21 June 2017:
This years Neurophotonics Summer School held in Quebec, Canada, June 11-21, was attended by three CNBP members – Vicky Staikopoulos (University of Adelaide, pictured), Antony Orth (RMIT University) and Varun Sreenivasan (UNSW).
The school focuses on teaching physics and biology and how they can merge, and runs for 10 days and includes 14 lectures from world class speakers and 10 workshops that teach the latest technology in the bio-imaging of the central nervous system.
For the last 4 days of the summer school, students are given a project to participate in for direct hands-on experience which is then presented on the last day, with prizes awarded for the top 3 presentations.
This year, equal second prize was given to Vicky Staikopoulos for her work on Digital Holographic Microscopy in red blood cells.
26 April 2017:
CNBP Chief Investigator, A/Prof Jeremy Thompson has received $7000 in travel support from the Global Connections Fund Priming Grants initiative.
The grant will fund travel to the USA to visit cattle IVF units with the aim of learning how they have made a successful business of in vitro produced embryos, and where it applies best in their (beef) breeding and genetic selection operations.
While there, A/Prof Thompson will be sharing knowledge and experiences and seeing if there are potential collaborative opportunities.
12 February 2017:
Dr Jiawen Li, CNBP researcher, has given a number of invited talks, on her ongoing work with optical coherence tomography (OCT) and fiber-optic needle probes.
Her talks were focused on addressing the penetration-depth limitation of optical imaging through the development of miniaturised fibre-optic probes that may be inserted deep into the body.
Representative technologies and their ex vivo and in vivo applications were presented by Jiawen at both the Wellman Center for Photomedicine at Harvard Medical School (HMS) as well as at Polytechnic Montreal.
She saw great value in both visits, noting:
“I first visited the Wellman Center for Photomedicine (Feb 6th-7th), where I gave a talk, and met with Dr. Melissa Suter and Prof. Brett Bouma and their postdoctoral teams. Researchers there also gave me a tour of their laboratories. They showed me prototypes that they had made for clinical applications and shared with me their insights as to how to achieve successful and enhance efficient collaborations with clinicians. Attendees at my talk were very interested in our work on smart needles for safer and more effective brain surgery and on fabricating miniaturized lenses by the 3D printer at CNBP RMIT node, a project that is supported by a CNBP travel grant. Potential future collaborations were also explored.”
“At Polytechnic Montreal (Feb 8th-10th), I met with A/Prof. Caroline Boudoux, a collaborator on our fluorescence-OCT project, as well as postdoctoral researchers of A/Prof. Frederic Leblond. I visited both A/Prof. Leblond’s laboratory and A/Prof. Boudoux’s spin-out company Castor Optics. A technical meeting was held, where we discussed solutions to overcoming technical challenges in our current design. This visit strengthened our existing collaboration.”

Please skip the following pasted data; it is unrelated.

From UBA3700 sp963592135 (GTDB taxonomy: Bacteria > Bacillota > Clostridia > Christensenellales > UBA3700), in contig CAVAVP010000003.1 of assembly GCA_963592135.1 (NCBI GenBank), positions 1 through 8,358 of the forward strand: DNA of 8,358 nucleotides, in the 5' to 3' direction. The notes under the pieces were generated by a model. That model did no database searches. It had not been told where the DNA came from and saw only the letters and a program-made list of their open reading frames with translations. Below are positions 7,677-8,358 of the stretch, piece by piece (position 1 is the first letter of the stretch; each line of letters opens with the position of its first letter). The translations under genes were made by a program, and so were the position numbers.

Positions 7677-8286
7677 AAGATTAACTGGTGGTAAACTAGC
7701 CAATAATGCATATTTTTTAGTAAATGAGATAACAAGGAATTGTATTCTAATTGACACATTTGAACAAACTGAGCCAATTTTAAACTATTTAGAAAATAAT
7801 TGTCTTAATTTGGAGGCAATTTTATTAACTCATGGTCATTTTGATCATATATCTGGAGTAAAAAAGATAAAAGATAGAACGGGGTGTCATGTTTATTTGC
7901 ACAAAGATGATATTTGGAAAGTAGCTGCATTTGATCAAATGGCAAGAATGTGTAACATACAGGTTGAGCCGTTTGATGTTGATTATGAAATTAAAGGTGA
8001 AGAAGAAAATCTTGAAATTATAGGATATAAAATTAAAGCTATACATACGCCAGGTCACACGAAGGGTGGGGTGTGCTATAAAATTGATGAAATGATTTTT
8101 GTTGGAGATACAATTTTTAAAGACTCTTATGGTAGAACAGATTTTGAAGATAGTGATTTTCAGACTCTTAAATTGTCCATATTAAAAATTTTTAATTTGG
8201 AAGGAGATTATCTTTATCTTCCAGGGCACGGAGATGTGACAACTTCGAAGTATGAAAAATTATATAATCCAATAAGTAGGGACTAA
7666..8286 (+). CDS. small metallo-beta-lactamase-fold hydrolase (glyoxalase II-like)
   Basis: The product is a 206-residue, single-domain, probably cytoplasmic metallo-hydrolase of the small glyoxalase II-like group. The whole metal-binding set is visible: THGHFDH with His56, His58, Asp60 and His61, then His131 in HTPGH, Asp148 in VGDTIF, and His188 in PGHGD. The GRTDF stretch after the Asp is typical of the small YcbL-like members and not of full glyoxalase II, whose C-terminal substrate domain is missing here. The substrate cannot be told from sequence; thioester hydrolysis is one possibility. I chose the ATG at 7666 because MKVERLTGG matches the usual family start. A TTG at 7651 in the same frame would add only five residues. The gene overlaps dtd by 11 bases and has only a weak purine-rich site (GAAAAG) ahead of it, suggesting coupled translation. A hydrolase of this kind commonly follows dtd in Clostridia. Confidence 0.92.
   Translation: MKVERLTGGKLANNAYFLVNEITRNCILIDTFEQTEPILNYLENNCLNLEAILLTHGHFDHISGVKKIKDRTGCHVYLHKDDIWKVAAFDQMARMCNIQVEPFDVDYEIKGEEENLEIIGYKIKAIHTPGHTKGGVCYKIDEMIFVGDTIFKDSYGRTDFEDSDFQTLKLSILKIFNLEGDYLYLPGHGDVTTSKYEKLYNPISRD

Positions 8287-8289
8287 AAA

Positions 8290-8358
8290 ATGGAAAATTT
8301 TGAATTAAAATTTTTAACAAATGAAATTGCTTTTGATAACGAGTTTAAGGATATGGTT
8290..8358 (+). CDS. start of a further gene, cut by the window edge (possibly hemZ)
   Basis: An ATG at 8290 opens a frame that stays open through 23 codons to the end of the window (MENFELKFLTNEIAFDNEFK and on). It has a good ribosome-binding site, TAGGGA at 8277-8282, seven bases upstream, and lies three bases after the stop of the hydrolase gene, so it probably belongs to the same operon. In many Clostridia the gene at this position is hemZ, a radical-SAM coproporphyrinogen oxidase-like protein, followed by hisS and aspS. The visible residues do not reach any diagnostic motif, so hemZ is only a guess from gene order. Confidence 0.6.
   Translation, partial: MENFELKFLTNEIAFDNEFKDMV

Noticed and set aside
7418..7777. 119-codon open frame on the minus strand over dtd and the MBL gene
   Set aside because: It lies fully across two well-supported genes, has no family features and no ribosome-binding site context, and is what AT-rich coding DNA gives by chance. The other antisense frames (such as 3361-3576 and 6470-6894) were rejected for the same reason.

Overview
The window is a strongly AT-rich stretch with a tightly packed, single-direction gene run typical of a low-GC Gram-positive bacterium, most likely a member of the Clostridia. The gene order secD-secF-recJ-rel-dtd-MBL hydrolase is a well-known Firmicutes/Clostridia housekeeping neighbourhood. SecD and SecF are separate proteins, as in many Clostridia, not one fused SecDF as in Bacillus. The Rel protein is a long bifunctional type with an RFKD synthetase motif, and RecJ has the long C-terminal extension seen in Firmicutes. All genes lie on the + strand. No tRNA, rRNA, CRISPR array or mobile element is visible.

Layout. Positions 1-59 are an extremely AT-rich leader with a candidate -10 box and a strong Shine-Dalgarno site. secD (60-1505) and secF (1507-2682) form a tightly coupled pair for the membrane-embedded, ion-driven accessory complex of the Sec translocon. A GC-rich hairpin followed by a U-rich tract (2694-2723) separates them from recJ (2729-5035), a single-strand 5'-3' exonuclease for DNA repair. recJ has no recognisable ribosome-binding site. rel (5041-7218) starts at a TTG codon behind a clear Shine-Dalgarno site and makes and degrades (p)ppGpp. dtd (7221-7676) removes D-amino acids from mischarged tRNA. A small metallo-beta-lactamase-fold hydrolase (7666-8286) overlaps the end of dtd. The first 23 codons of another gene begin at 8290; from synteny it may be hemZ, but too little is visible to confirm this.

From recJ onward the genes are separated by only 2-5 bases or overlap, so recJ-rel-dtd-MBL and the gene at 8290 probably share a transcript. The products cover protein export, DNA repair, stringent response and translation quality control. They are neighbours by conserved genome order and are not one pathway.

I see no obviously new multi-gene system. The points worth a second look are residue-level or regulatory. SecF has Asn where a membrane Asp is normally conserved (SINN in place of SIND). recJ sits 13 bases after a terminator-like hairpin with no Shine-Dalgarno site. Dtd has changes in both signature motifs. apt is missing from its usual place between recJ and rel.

A busy time for Jiawen, she also managed to fit in an oral presentation at the SPIE Photonics West 2017 Conference on January 28th , 2017. Her presentation was titled, “Flexible OCT needle probes for image-guided endoscopic tissue aspiration.”
18 March 2015
Professor Ewa Goldys from the MQ node welcomed a new visitor this week.
Professor Montarop Yamabhai is affiliated with the School of Biotechnology, Suranaree University of Technology Suranari Nakhon Ratchasima in Thailand. She is a recipient of the Endeavour fellowship and she will spend 2 months at Macquarie University.
Montarop and Ewa plan to develop a joint program in the area of biosensing with peptides. They are planning student exchanges and joint funding applications.
28 January 2015: Department of Pharmacology, Oxford University.
“Taking a closer look at vitamin B12”, delivered by CNBP researcher Dr Georgios Tsiminis and co-author Dr Joanna Brooks from the ARC Centre for Research on Ageing, Health and Wellbeing at the Australian National University.
The talk gave an overview on the potential for using Raman spectroscopy as a minimally invasive tool to measure and track vitamin B12 levels in humans. Vitamin B12 deficiency has been identified as a potential modifiable risk factor for dementia and Alzheimer’s disease in later life and is also the mechanism through which pernicious anaemia affects humans (vitamin B12 does not get absorbed through food due to lack of intrinsic factor). Current techniques for measuring vitamin B12 in humans, such as microbial growth and ELISAs, are both resource- and time-consuming, resulting in the general population not being regularly tested for vitamin B12 deficiency. Our aim is to produce a portable device that can measure vitamin B12 and its associated chemical compounds in a reproducible, reliable, fast and minimally-invasive manor. In this talk we explained the basic principles of Raman spectroscopy and showed some initial results that generated great interest at Oxford, who have asked us to keep them up to date with future developments on our work.
To find out a bit more about this presentation see Martyn Hooper’s Blog post “the Blog from he chair of the Pernicious Anaemia Society.